This article is part of our Mound Musings series.
For as long as I can remember, baseball has been trying to limit pitching success, primarily based on the belief that fans would prefer to watch a 12-10 slug-fest rather than a good old-fashioned 1-0 pitcher's duel. I guess I suppose to some extent that is a valid assumption, but pitching junkies do constitute a sizable minority. Keep in mind, "as long as I can remember" dates back a few years. I recall both the Megabad Mets of 1962 and the Miracle Mets of 1969. I watched Sandy Koufax before his career was cut short with arm trouble, and Bob Gibson, who single-handedly got the mound lowered. My first favorite pitcher was a guy named Sam McDowell who pitched in the first game I attended in person in 1964. Nasty, nasty stuff.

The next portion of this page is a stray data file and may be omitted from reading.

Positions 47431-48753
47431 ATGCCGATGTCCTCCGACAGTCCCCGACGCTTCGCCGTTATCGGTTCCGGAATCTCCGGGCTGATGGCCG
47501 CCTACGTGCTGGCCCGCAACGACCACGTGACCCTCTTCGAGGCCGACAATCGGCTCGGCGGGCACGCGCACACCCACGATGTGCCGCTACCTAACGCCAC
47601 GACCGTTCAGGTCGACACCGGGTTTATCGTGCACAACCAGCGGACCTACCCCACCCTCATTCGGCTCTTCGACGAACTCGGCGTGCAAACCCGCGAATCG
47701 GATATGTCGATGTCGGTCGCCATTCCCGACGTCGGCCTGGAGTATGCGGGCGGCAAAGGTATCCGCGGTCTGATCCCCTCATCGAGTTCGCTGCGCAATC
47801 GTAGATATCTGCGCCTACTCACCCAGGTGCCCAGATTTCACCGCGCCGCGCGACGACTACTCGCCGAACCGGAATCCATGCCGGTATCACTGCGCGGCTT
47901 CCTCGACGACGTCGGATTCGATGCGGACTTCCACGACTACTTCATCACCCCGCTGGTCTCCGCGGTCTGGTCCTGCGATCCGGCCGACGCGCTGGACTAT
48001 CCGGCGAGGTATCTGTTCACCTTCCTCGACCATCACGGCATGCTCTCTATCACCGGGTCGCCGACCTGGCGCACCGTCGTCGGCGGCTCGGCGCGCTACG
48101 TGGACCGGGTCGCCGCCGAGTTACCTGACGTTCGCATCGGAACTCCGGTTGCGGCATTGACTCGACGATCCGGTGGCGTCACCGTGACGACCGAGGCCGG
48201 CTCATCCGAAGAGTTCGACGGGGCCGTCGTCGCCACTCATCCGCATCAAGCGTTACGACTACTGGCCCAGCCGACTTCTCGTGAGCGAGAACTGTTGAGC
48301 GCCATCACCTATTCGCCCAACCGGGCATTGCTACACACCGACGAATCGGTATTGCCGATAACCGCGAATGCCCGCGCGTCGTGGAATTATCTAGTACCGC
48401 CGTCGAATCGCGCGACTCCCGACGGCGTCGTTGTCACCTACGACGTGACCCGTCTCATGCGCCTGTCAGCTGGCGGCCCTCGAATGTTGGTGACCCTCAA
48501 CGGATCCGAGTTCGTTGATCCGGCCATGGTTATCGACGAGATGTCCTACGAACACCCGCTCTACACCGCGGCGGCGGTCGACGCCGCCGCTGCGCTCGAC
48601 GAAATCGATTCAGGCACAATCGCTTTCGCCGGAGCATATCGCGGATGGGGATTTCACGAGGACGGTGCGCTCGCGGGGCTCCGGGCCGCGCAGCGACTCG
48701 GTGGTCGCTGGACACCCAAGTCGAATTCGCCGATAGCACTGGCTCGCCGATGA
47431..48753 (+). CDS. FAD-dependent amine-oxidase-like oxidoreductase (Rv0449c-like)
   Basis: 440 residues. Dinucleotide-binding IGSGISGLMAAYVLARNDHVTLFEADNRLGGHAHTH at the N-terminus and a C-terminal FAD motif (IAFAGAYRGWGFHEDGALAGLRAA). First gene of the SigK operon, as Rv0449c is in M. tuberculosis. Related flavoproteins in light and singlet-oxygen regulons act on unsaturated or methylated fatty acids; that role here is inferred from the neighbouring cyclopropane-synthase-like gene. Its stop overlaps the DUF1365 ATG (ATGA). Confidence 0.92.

The lower mound was a big change, and there have been many, many more that have provided increased focus on offense. Not the least of which includes expansion and the changing face of starting pitching. In the early '60s, there were 20 teams, and most teams employed a four-man rotation, with the best pitchers tossing a lot more innings. A pitching staff often included eight to 10 pitchers. That equates to about 180 MLB pitchers with less than half of those contributing the lion's share of innings. Compare that with today where about 500 pitchers will appear in games, and even elite pitchers barely break the 200-inning barrier. That's a huge opportunity for hitters to face weaker